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Orthopaedic Journal of Sports Medicine


Background: Multiligamentous knee injuries with a posterolateral corner injury represent a devastating insult to the knee.

Purpose: To evaluate multiligamentous knee reconstruction rehabilitation programs and recommend a rehabilitation program based on a review of published outcomes studies.

Study design: Systematic review; Level of evidence, 4.

Methods: A MEDLINE (PubMed), OVID, and Embase database search was conducted using the terms "posterolateral corner" and "rehabilitation." All articles obtained were examined to confirm their rehabilitation programs for multiligamentous knee injuries. These injuries included a posterolateral corner injury plus an isolated anterior or posterior cruciate ligament injury or a combined cruciate injury.

Results: Ten publications representing 245 patients with multiligamentous knee reconstruction were analyzed. Rehabilitation protocols were divided by weightbearing (WB) status: in 2 studies, patients were non-WB until postoperative 4 weeks (delayed WB; n = 61); 5 studies permitted progressive WB until postoperative 6 weeks (progressive WB; n = 123); and 3 studies allowed WB immediately after surgery (immediate WB; n = 61). No significant difference in outcome scores among the 3 WB groups was found. Arthrofibrosis requiring manipulation under anesthesia was the most common complication (11%) in the delayed WB group, followed by the immediate WB group (3%) and the progressive WB group (0%; P < .01). Overall complication rates were highest in the delayed WB group (44%), followed by the immediate and progressive WB groups (25% and 3%, respectively; P < .00001). The delayed WB group was permitted to return to sport at a mean of 10.5 months from the index procedure; the progressive WB group, at 6.0 months; and the immediate WB group, at 9.0 months (P < .05).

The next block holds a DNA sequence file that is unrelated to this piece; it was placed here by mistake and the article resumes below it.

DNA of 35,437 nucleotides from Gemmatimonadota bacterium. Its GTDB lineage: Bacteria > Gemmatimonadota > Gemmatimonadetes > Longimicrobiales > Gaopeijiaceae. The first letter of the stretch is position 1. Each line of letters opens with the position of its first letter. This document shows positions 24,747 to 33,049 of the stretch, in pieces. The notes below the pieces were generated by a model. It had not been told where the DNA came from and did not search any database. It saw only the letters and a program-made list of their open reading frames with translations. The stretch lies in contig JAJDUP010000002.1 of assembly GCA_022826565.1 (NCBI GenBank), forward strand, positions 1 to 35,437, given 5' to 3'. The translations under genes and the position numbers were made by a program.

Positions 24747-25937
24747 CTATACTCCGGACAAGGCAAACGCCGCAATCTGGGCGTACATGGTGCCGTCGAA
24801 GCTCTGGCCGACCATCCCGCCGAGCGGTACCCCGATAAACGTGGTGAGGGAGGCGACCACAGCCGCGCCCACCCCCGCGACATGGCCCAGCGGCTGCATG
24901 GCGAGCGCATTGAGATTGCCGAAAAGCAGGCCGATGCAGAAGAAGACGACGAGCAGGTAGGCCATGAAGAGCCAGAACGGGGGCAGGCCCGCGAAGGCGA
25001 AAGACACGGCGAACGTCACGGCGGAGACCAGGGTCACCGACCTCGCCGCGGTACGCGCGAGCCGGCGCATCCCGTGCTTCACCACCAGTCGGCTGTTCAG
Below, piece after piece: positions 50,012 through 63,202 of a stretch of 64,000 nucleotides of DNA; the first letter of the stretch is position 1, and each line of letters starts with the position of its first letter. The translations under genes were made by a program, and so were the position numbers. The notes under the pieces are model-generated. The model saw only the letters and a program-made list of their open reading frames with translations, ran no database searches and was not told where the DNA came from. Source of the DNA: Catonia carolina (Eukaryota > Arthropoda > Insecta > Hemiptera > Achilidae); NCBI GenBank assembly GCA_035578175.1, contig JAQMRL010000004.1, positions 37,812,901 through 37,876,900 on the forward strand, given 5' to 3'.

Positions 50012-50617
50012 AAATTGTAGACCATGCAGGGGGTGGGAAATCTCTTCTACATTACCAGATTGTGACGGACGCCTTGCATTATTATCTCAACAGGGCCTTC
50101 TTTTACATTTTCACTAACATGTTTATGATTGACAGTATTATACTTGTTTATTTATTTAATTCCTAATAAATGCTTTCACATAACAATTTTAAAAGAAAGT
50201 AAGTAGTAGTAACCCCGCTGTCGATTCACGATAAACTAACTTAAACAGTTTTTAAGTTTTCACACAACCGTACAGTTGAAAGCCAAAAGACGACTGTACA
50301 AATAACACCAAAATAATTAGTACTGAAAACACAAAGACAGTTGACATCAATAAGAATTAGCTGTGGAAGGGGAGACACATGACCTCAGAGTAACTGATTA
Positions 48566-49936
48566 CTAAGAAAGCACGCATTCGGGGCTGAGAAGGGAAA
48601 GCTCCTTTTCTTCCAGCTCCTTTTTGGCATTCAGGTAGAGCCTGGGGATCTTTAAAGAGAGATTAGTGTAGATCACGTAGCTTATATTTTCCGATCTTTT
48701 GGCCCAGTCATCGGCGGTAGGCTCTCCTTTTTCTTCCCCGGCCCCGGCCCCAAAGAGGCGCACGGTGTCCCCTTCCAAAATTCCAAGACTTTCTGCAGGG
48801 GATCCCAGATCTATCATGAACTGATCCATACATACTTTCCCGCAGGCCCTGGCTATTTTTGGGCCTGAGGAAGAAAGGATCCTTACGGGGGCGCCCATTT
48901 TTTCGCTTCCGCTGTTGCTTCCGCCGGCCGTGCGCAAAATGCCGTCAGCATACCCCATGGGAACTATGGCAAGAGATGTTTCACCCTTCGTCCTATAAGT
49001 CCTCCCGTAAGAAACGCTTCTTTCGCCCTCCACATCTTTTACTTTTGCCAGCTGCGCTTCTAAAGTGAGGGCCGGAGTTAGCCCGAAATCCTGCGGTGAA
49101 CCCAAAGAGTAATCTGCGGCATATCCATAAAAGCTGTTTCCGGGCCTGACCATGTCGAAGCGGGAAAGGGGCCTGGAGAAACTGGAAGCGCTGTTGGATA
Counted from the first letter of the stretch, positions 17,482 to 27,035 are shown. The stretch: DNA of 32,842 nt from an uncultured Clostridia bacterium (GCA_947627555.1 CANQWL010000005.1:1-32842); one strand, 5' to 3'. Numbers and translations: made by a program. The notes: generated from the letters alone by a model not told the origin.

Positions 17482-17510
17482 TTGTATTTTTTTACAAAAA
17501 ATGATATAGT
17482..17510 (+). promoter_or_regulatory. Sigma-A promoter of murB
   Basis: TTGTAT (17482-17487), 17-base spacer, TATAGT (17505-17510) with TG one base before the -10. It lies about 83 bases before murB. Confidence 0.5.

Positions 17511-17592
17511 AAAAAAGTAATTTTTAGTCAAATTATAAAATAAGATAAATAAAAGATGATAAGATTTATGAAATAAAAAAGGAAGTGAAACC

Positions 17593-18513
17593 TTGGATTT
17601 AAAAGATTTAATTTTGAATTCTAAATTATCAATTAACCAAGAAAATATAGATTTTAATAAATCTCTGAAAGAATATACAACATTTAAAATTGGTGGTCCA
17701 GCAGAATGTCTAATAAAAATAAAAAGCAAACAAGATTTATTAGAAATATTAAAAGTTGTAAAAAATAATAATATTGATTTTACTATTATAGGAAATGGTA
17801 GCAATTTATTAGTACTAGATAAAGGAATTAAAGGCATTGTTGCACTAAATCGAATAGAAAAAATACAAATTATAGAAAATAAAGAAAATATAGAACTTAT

Conclusion: This review revealed no significant difference in outcome scores when comparing immediate, progressive, and delayed WB protocols. Time to permitted return to sport was not significantly different among the groups, but there existed a trend toward earlier return in the progressive WB group. Patients in the delayed and immediate WB groups experienced a higher overall complication rate. Progressive WB postoperative protocols may decrease the risk of complications without compromising outcomes; however, more research is needed to identify the optimal postoperative rehabilitation protocol, given the significant data heterogeneity currently available in the literature.



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PLC, guidelines, nonoperative rehabilitation, postoperative rehabilitation